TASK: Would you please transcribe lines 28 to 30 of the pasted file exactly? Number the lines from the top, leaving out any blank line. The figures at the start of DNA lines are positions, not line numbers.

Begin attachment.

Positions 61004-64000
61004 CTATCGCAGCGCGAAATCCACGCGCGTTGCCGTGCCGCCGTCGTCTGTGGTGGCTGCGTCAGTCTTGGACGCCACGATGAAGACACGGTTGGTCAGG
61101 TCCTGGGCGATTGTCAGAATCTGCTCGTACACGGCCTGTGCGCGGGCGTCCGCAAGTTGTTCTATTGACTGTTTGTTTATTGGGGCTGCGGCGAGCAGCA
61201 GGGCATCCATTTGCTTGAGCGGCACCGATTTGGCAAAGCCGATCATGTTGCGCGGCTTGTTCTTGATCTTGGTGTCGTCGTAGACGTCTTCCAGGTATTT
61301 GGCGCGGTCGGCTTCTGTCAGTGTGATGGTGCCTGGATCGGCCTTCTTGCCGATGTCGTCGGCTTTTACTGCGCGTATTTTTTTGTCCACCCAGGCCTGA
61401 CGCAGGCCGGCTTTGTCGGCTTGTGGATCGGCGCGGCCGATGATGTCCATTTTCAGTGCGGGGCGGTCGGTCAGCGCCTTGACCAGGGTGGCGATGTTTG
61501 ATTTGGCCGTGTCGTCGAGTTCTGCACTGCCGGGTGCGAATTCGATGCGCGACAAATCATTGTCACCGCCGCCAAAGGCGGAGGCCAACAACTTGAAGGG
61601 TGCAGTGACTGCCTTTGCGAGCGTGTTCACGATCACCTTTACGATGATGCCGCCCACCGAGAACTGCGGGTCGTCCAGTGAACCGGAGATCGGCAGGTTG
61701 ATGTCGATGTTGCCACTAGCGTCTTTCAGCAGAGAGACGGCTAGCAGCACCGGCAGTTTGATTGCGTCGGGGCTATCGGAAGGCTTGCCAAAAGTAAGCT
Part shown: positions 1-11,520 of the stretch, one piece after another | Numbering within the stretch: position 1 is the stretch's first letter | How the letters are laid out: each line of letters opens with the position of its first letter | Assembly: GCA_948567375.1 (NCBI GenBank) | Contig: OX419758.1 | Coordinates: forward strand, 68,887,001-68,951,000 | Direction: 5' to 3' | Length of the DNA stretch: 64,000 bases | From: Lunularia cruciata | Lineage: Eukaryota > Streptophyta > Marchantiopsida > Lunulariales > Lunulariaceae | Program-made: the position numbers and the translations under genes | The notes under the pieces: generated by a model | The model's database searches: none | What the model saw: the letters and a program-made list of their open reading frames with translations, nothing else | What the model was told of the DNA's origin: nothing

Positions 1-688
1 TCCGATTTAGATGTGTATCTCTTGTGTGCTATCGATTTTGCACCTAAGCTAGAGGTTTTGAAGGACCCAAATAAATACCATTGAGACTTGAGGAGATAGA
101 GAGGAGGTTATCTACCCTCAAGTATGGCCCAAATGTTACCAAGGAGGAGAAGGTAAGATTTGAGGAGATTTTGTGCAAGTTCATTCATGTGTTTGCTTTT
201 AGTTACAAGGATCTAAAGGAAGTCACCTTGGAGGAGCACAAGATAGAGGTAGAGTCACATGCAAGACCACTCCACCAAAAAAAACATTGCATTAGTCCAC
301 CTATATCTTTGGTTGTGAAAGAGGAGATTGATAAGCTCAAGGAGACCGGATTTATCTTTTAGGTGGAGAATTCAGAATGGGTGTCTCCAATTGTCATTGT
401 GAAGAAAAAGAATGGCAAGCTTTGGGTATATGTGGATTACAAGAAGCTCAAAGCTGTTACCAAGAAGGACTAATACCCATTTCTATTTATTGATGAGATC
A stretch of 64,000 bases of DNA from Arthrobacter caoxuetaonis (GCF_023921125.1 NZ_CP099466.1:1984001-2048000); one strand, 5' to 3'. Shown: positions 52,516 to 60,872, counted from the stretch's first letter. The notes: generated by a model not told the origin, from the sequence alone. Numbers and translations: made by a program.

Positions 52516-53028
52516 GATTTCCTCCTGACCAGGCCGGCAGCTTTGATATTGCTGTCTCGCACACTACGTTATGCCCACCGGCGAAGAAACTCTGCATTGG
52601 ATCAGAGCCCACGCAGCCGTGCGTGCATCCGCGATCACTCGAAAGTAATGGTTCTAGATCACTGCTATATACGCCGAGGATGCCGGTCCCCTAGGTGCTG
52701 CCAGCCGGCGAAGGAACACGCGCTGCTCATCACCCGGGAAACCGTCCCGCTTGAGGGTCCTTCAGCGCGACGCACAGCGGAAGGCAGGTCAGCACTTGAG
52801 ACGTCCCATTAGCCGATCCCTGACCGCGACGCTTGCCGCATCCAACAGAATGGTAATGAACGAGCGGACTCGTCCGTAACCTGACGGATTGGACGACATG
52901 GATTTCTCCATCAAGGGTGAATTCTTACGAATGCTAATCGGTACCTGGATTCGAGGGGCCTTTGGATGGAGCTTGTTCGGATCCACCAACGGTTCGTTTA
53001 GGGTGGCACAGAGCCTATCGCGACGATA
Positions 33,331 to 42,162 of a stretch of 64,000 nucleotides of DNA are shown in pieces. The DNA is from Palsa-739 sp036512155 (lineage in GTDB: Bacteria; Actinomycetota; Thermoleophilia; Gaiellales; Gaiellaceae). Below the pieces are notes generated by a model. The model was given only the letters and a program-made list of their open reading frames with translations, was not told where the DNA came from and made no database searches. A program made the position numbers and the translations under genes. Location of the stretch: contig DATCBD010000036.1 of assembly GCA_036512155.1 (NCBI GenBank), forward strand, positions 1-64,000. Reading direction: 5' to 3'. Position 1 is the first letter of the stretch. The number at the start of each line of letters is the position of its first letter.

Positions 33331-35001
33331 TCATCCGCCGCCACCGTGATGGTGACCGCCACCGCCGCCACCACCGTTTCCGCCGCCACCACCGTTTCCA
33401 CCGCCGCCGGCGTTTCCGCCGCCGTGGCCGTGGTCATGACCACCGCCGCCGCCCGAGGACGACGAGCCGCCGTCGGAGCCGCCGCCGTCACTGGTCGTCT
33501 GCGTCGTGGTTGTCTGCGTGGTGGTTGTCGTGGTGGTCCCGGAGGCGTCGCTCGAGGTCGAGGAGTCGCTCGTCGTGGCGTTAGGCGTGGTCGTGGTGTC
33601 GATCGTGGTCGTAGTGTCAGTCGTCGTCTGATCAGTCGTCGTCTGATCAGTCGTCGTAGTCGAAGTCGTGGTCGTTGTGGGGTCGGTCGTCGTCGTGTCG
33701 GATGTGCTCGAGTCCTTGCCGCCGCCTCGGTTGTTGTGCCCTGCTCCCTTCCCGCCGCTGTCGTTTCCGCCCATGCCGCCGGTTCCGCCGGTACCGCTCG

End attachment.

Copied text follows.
33401 CCGCCGCCGGCGTTTCCGCCGCCGTGGCCGTGGTCATGACCACCGCCGCCGCCCGAGGACGACGAGCCGCCGTCGGAGCCGCCGCCGTCACTGGTCGTCT
33501 GCGTCGTGGTTGTCTGCGTGGTGGTTGTCGTGGTGGTCCCGGAGGCGTCGCTCGAGGTCGAGGAGTCGCTCGTCGTGGCGTTAGGCGTGGTCGTGGTGTC
33601 GATCGTGGTCGTAGTGTCAGTCGTCGTCTGATCAGTCGTCGTCTGATCAGTCGTCGTAGTCGAAGTCGTGGTCGTTGTGGGGTCGGTCGTCGTCGTGTCG